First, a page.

I was a 24-year-old living in Nashville, working in the wealth management field.  I had a back office.  I spent my time doing investment trading on the Stock Market.  I had begun to develop gifts, talents, dreams, visions, and hopes of traveling the country and getting out and speaking to people and sharing Jesus and what he was doing in my life. I remembered I called my dad one day from that office and said, “Dad, I’m doing it!  I’m going out on my own.  I’m going to buy an RV and travel the country and be an itinerant preacher.”  You know what my dad said to me?  “Put down the phone, go back to your office, do your job, and stop thinking of yourself as the next Messiah.”   It was a holy moment.  It was a hard moment, but it was a holy moment.  Teaching me to endure. And what do you do when the pace of your life isn’t what you desired?  Look for the holy moments.  And some of them may be difficult and meant to teach you to endure, and some may be encouraging and meant to give you great hope.  And the holiest of moments can be found in the simplest of moments.  They are found in what’s happening around you everyday, right now, where you are, not where you think you are going to be. Nineteenth  century poet, Elizabeth Barrett Browning, wrote, “Earth is crammed with heaven and every common bush afire with God, but only those who see take off their shoes.”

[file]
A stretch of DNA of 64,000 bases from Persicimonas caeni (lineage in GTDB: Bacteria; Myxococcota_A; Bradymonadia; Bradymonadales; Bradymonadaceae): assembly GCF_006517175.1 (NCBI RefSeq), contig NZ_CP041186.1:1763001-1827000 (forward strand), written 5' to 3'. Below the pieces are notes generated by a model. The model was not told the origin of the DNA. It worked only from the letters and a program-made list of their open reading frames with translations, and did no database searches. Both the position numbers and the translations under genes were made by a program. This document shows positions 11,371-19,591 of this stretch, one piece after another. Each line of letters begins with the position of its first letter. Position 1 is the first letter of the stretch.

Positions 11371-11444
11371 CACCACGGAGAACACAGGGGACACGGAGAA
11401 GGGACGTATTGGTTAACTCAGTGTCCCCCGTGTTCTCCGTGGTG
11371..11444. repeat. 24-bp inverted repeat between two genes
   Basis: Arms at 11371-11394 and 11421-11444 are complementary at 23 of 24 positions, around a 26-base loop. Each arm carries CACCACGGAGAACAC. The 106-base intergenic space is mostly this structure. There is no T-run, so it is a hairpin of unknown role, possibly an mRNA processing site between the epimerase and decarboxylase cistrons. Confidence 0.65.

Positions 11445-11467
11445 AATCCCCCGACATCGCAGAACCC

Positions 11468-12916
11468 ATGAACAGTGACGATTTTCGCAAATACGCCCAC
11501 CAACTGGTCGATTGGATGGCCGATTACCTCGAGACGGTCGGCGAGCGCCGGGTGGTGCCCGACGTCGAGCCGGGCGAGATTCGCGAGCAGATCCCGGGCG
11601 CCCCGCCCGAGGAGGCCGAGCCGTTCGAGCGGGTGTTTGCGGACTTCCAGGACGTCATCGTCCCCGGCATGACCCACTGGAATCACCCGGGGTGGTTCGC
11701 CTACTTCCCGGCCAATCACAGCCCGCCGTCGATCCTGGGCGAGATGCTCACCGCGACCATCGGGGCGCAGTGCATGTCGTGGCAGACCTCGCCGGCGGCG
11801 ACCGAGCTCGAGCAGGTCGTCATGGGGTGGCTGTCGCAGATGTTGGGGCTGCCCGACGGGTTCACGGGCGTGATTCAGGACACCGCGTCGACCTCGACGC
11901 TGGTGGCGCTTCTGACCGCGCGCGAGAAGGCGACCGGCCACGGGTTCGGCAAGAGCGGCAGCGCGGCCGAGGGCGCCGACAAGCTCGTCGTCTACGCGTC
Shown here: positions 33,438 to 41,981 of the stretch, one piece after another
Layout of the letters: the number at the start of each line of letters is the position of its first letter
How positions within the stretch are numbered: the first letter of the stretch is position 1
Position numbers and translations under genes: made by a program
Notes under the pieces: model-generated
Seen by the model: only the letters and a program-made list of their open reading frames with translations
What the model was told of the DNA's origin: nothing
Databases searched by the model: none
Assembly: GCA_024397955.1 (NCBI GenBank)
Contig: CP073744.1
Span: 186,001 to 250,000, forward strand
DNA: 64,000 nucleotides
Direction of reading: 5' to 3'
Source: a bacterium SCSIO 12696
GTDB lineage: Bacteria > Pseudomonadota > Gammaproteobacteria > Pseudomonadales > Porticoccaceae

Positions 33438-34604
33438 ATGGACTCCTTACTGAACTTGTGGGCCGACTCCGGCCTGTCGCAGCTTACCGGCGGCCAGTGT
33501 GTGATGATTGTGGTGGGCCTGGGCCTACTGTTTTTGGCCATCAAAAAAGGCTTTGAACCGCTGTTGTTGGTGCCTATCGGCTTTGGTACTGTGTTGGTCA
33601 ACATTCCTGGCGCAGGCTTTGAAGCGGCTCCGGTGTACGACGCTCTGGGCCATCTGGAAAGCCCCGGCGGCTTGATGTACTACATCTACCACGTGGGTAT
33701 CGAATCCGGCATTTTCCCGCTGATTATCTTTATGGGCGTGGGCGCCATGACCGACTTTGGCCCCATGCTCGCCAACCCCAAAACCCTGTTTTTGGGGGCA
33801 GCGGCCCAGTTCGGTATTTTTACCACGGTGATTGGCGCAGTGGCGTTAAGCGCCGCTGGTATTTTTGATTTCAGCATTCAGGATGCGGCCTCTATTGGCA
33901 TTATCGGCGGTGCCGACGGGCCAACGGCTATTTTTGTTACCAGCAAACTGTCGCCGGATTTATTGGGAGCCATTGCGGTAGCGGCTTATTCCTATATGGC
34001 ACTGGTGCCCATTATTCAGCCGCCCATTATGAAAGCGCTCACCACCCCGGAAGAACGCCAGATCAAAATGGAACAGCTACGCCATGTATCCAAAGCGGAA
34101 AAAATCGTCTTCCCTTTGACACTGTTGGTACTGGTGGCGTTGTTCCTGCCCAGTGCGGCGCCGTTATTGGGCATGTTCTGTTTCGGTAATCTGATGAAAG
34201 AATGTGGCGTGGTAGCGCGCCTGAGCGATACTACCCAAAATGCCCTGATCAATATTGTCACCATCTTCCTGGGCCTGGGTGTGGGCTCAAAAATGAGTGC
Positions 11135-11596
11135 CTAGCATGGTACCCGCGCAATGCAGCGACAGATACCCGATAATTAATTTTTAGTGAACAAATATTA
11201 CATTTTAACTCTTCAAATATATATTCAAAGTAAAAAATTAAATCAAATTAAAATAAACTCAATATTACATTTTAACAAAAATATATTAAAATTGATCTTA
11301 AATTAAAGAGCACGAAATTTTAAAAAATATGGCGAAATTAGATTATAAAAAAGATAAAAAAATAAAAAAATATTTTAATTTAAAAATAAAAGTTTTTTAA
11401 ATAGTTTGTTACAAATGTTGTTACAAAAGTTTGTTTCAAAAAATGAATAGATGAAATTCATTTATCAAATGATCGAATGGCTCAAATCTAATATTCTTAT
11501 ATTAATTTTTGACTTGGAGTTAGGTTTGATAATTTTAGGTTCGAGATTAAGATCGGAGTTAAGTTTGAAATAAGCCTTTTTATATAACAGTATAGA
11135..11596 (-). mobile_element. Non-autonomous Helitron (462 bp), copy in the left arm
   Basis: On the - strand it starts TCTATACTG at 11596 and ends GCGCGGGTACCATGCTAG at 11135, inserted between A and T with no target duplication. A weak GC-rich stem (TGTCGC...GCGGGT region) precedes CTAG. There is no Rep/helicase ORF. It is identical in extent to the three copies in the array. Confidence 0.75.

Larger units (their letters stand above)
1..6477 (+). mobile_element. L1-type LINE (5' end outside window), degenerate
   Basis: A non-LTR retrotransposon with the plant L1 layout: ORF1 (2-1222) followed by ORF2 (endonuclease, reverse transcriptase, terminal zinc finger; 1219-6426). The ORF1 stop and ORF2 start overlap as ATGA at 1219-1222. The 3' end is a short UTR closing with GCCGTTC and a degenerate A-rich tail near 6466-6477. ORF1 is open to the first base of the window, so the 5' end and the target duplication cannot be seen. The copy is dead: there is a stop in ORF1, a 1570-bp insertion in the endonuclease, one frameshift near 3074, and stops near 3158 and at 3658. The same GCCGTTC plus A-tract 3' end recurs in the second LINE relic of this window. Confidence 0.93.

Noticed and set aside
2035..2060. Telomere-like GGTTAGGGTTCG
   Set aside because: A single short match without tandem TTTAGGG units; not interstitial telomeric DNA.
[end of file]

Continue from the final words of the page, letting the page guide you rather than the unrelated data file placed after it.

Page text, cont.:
Well eventually in Numbers 13, twelve people are sent outside the camp to explore the Promised Land, the promised destination.  And ten out of the twelve completely freak out when they get outside the camp.  The realities of life outside the camp hit them hard.  Enemies, danger, potential suffering.   Maybe camp is safer after all, under the cloud. Ten out of the twelve bring back a negative report.  Joshua and Caleb return with a positive report.   Ten out the twelve prove they haven’t really learned anything along the way.